Traffic

DOT warns motorists of icy roads

Posted December 18, 2009 2:10 p.m. EST
Updated December 18, 2009 10:39 p.m. EST

— State and local transportation crews said they were more worried about the chance for a freeze overnight and icing Saturday morning.

The state Department of Transportation issued an alert asking that motorists avoid driving if possible Friday night and early Saturday, when temperatures are expected to drop below freezing.

“At that point, ice can and will form on bridges, hills" making for some slick conditions," NCDOT engineer Steve Halsey said.

Crews began laying down an anti-icing salt-brine mix on roadways Wednesday afternoon. If and when icy precipitation falls, they'll add a layer of salt and sand.

"We are gearing to begin spreading sand and salt," said Cary's Public Works Director Scott Hecht. "We have the supplies, the people and the plan – everything necessary to do our best with the situation that develops."

Raleigh saw some snow early Friday afternoon, but nothing stuck to the key routes enough to make driving hazardous, WRAL meteorologist Mike Maze said.

Durham had more than 24 weather-related wrecks Friday night, officials said. No serious injuries were reported.

The greater portion of the snow and sleet fell to the north and west of the Triangle.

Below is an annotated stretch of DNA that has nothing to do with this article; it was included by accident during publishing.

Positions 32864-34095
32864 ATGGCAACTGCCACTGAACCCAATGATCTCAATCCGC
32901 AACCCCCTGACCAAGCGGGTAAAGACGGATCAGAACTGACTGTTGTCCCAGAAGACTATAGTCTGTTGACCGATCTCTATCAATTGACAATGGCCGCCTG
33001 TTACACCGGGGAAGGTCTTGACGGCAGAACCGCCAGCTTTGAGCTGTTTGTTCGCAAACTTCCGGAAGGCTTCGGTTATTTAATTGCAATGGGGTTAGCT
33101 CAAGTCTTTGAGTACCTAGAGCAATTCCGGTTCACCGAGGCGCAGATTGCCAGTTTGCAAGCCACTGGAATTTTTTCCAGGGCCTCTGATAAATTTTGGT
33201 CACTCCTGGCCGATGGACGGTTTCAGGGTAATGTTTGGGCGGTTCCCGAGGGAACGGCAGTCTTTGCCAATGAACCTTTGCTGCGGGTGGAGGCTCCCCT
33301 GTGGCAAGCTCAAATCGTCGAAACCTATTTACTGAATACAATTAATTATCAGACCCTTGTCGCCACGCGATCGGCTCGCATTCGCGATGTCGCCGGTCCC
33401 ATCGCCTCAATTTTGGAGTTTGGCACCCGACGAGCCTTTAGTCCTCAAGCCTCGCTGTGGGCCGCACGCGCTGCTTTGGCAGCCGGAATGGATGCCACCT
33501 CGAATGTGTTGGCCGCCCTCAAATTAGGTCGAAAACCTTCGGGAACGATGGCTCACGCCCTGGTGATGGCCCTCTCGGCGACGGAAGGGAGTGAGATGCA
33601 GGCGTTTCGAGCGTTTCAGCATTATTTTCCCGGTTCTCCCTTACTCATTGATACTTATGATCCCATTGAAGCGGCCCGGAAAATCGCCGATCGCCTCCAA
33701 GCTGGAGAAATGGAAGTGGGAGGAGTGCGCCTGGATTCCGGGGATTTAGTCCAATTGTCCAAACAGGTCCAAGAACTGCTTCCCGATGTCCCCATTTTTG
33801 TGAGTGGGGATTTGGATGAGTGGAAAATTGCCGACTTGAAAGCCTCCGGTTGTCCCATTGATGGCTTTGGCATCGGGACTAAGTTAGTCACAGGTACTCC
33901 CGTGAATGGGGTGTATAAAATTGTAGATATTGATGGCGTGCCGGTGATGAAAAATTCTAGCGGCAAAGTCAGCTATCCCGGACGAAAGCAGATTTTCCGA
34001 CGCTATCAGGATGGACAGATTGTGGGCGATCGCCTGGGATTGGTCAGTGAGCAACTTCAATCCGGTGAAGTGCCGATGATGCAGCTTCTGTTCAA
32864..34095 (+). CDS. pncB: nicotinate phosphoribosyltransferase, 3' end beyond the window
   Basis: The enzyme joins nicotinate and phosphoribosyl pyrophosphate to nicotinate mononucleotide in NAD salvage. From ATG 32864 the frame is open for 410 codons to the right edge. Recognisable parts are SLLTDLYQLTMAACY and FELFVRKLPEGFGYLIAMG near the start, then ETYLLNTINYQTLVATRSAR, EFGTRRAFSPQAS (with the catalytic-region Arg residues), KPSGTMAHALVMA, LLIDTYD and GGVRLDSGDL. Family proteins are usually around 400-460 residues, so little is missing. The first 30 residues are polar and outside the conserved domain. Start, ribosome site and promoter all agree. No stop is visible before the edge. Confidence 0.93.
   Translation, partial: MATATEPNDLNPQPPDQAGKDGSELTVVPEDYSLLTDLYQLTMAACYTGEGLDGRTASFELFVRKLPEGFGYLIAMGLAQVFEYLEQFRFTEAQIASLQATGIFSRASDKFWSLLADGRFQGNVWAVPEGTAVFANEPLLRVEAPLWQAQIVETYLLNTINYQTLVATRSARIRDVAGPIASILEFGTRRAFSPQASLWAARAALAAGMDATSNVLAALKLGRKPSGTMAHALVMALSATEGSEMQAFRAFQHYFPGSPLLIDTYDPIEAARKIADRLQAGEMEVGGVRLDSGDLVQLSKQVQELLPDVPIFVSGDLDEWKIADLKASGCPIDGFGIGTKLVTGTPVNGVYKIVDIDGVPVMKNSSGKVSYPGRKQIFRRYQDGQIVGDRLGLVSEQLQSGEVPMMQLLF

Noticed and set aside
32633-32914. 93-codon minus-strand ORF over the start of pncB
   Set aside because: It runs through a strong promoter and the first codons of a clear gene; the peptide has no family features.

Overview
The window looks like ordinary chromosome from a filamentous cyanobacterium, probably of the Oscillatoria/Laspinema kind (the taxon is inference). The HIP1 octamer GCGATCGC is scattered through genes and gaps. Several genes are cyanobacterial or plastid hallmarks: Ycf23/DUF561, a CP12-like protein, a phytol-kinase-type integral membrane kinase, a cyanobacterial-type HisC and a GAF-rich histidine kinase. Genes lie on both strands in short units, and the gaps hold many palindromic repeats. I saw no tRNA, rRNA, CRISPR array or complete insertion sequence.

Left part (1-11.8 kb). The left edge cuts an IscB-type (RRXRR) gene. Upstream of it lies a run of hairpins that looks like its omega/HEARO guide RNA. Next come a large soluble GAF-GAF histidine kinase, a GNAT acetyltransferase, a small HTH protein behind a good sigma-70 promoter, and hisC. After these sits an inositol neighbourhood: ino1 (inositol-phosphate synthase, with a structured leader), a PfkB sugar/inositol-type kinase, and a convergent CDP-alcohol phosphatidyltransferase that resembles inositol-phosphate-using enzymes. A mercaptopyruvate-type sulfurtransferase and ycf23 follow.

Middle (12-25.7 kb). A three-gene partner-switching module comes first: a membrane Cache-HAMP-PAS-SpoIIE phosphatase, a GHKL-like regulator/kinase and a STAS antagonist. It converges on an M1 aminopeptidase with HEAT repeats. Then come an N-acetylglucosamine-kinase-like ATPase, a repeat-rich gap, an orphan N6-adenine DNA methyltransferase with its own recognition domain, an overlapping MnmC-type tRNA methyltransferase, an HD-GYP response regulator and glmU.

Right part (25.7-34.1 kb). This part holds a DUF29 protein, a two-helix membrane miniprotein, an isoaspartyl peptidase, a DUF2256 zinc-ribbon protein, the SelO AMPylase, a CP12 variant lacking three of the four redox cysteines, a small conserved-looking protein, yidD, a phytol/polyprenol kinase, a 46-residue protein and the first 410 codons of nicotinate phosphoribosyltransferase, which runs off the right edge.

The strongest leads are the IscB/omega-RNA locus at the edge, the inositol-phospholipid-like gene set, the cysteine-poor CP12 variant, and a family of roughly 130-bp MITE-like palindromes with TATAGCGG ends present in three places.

At one point Friday afternoon, Person County Sheriff Dewey Jones said there was a wreck every three minutes.

“We are getting a lot of calls of wrecks, people sliding off the road – some of them flipping upside down,” Jones said.

Some Person County roads were covered in patches of snow and ice. “If you don’t have to go anywhere, it is best to stay home,” Jones said.

Crews prepared to clear roads

Raleigh has 4,000 tons of salt and 20,000 gallons of salt-brine on hand. Cary has 57 pieces of snow-fighting equipment to clear its 450 miles of roads.

In Durham, crews put 12,000 gallons of brine down on heavily traveled areas, including downtown, on Thursday and Friday, according to Durham Public Works Street Maintenance Superintendent Michael Balzarano.

He said they'd be back at work at midnight Saturday to treat bridges and roads.

“If the street looks wet, make yourself believe that it’s ice and slow down," Balzarano advised.

Motorist Charles Winstead braved the roads in Person County. "You have to be extra careful out here and just pray," he said.